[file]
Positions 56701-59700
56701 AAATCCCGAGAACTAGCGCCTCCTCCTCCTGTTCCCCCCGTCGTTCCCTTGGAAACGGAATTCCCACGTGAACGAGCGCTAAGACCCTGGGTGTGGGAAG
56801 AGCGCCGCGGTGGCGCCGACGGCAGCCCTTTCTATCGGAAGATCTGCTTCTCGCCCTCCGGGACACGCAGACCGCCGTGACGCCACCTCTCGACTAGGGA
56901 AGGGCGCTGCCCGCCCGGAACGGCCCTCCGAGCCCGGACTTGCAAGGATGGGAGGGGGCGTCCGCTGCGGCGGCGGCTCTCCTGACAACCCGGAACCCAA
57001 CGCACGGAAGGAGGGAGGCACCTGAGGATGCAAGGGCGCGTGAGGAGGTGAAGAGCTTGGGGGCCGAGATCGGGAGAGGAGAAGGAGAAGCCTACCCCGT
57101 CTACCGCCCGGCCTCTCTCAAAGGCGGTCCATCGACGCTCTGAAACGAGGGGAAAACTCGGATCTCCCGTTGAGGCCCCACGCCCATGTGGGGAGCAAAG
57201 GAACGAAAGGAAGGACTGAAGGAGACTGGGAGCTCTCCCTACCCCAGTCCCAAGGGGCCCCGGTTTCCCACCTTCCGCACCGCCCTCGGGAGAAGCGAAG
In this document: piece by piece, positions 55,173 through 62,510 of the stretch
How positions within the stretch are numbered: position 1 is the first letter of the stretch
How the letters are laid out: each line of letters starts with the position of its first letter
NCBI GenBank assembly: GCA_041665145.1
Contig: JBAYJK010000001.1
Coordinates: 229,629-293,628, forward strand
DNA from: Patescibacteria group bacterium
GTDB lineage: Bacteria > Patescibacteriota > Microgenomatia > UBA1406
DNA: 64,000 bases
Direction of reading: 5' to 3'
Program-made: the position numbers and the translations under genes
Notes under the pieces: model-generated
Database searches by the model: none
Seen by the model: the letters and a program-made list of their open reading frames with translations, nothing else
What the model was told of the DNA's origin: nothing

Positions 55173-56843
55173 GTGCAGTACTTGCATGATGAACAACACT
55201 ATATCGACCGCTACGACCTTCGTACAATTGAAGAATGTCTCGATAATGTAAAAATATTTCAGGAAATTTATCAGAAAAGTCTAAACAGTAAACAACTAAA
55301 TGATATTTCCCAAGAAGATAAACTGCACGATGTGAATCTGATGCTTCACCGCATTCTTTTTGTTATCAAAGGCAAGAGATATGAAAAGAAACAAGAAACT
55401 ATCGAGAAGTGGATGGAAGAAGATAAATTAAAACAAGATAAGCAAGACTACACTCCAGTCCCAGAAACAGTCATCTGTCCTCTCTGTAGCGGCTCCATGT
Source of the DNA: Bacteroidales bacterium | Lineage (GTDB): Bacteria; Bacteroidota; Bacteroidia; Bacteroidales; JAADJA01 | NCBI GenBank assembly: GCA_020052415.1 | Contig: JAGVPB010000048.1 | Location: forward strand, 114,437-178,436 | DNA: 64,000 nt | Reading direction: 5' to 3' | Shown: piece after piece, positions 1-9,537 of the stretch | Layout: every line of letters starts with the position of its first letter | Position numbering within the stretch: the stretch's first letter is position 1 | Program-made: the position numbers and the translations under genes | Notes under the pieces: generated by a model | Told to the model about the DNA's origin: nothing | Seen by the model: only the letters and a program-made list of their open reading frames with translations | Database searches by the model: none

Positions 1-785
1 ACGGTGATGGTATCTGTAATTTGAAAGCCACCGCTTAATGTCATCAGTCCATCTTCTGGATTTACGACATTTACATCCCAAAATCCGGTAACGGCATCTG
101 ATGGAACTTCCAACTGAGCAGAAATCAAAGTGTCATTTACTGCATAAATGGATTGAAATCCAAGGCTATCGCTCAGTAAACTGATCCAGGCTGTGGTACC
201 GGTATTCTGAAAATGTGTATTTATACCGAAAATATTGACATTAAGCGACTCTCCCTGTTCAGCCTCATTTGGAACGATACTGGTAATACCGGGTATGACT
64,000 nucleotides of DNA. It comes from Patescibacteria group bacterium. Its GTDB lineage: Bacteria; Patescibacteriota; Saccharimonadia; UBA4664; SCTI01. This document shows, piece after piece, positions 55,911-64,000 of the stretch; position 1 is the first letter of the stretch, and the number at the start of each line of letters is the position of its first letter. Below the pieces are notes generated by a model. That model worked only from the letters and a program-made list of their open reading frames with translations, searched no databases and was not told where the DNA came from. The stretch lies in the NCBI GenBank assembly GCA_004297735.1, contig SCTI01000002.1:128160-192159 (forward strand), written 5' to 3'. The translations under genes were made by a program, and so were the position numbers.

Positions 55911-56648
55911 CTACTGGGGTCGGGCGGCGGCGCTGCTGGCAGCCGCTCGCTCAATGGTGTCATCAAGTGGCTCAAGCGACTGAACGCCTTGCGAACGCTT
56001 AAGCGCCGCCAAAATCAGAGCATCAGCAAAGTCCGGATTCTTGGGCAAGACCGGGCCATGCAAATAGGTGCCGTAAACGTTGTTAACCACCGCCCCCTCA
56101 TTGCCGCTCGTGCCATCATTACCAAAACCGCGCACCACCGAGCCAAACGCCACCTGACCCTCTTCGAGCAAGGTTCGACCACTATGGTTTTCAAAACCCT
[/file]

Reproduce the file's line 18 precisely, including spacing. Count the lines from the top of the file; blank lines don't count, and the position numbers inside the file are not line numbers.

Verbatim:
Program-made: the position numbers and the translations under genes